This week we want to highlight the US banking system and the potential for good long-term returns in this space. While many sectors of the stock market have shrugged off fears of recession, the large banks continue to trade at depressed levels. Since their peak in late 2019, these stocks are down 36% and trade at prices to book value and earnings at reasonable levels. In the past month, this space has fallen 21% as investors shift their assumptions on the depth and duration of the recession. This week was particularly painful for these companies as the Federal Reserve changed some regulations limiting their ability to payout dividends and buyback their own stock. Today the KBW Banking index fell 6.4%. For us these critically important companies are becoming more attractive as prices fall and regulators act to insure their long-term health.
The large sell off in the bank stocks is being driven by three main fears:
- The fear of large and growing loan losses
- The fear of regulatory intervention
- The fear of negative interest rates
Let’s briefly address each of these fears. First, the banks are going to experience large and painful losses on their current loan portfolios. In the first quarter, the banking system took billions in provisions for loan losses meaning they wrote down their loan assets based on their assumptions of default. These assumptions are driven by unemployment, collateral values, etc… The largest banks wrote down or reserved over $21 billion in the first quarter.
We expect more provisions for losses in the second quarter based on higher default rates on auto, home and commercial loans. However, banking is designed for these cycles of gain and loss. What is important for a bank shareholder is does the bank have enough equity capital to get past the losses without raising new capital which will permanently impair or dilute the current shareholders. During the financial crisis, banks had very low equity capital buffers and suffered serious losses which required large new capital raises. This time the banks are better capitalized thanks to laws implemented after the last crisis. Banks today have half to a third less leverage than they did in 2008. Given a better credit profile in consumer debt, mortgages and auto loans, we belief the large US money center banks will have enough earnings and capital to make it through this recession without the enormously dilutive capital raises of 2009.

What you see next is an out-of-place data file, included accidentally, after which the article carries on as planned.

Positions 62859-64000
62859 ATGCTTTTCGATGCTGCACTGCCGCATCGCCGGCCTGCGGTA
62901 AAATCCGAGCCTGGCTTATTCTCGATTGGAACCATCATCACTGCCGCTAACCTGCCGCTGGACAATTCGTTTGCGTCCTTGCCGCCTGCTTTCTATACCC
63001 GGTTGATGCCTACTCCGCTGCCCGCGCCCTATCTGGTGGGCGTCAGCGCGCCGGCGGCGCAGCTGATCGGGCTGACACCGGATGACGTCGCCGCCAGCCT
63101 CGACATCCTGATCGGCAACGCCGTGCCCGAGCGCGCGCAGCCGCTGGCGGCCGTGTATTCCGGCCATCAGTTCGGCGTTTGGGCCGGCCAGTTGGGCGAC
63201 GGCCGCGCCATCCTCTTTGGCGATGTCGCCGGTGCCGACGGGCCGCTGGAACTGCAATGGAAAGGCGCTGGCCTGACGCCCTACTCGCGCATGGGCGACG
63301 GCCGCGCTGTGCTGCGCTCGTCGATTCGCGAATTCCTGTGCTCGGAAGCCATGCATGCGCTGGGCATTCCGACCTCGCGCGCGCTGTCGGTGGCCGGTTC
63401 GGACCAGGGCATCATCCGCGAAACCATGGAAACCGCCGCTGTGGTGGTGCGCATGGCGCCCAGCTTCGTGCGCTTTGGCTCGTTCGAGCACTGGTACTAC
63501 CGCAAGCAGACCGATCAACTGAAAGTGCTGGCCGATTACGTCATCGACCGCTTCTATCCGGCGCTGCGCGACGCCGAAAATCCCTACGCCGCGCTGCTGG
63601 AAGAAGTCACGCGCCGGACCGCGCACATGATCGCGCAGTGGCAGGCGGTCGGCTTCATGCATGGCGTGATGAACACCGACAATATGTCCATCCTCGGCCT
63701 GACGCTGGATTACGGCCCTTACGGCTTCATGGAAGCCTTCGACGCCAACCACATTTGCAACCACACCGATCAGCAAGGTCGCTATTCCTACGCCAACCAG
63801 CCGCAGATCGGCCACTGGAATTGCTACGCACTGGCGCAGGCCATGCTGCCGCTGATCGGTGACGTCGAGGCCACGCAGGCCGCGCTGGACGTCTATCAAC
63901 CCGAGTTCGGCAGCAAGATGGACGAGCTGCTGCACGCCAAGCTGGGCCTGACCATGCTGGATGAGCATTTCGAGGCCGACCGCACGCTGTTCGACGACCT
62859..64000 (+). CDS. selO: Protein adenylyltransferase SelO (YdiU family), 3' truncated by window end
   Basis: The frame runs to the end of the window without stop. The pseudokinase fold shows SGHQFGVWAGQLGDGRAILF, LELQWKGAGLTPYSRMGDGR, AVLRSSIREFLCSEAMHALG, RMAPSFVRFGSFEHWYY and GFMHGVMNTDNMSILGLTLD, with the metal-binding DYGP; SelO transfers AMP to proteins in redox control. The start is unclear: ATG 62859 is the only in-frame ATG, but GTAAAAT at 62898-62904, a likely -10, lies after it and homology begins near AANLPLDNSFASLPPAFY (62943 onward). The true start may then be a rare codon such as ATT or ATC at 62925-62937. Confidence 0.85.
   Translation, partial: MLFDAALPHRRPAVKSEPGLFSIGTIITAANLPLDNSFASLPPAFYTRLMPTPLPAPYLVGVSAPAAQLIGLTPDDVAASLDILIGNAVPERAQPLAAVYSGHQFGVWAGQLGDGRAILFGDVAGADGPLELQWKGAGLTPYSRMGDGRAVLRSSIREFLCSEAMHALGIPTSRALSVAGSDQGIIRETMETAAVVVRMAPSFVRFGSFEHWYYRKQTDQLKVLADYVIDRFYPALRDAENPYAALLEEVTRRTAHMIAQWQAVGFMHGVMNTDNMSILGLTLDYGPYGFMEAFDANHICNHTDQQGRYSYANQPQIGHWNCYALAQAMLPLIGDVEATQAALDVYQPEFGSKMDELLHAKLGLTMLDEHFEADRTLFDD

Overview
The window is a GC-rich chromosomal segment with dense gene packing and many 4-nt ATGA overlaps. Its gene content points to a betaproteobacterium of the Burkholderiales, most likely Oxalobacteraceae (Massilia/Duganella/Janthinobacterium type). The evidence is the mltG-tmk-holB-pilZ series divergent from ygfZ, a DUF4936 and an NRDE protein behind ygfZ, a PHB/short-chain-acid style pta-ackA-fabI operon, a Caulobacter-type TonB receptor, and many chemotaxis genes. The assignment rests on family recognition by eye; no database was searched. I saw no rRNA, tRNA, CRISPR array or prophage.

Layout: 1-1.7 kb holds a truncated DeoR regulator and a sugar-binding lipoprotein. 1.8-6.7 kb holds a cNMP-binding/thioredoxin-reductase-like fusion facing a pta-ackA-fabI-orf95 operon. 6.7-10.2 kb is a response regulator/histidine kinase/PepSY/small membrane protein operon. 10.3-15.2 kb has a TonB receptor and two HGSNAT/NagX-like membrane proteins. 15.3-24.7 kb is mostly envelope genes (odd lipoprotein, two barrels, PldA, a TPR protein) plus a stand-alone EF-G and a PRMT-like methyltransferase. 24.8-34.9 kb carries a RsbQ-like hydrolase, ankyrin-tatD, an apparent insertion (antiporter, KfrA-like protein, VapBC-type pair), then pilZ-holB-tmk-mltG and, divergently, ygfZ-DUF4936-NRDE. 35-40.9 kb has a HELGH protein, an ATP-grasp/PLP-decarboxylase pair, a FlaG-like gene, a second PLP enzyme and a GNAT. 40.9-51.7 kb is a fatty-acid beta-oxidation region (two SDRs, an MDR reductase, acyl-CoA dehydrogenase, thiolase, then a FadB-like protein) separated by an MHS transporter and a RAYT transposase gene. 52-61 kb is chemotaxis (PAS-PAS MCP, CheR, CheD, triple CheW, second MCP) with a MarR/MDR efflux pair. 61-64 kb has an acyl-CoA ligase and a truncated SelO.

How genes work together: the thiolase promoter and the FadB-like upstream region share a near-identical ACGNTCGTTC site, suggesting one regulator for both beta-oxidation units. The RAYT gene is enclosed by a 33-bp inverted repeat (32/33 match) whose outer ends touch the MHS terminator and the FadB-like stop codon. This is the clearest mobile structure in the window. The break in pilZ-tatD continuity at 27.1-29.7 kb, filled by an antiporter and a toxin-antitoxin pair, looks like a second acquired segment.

Second, the regulators will intervene to stabilize the banks. That is their job and no one wants a bailout repeat of 2009. This week the government put caps on bank dividends and banned share buybacks for a time in order to preserve capital inside the banks to absorb losses. While the bank stocks sold off on this news, we view it as a long-term positive as it will prevent excess capital from leaving just as it is needed to cover losses. We’d rather see healthy bank balance sheets instead of short-term dividends as shareholders.
Finally, negative rates are scary for a bank but the absolute level of rates isn’t the driver of bank profitability, but the slope of the interest rate curve. Banks borrow money short-term or at the short end of the curve and lend money long-term or at the long end of the curve. So if long-term rates remain positive the banks can still make healthy profits over time. Currently there is a positive spread of 50-70 bps in the interest rate curve. Banks can also manage their returns on equity by varying the way they make money. US banks are not solely reliant on interest rate differentials. They are very good at making money from other sources like underwriting fees, consumer fees, credit spreads, managing expenses and varying funding sources. We expect them to be able to earn sufficient funds to maintain healthy capital balances during this recession. So assuming that the banks have enough capital to make it through the recession, valuations on these stocks have become attractive relative to the rest of the market. Based on consensus operating earnings per share estimates, the KBW Bank Index is trading a bit over 13x the next twelve month earnings estimates versus nearly 24x for the broad stock market. The major banks including Bank of America, Citibank and Wells Fargo are trading at prices less than their book value (their asset value) which historically has been a good time to invest in this industry. We have just begun our deep dive into this sector, but are optimistic on the opportunity for solid long-term returns in this space.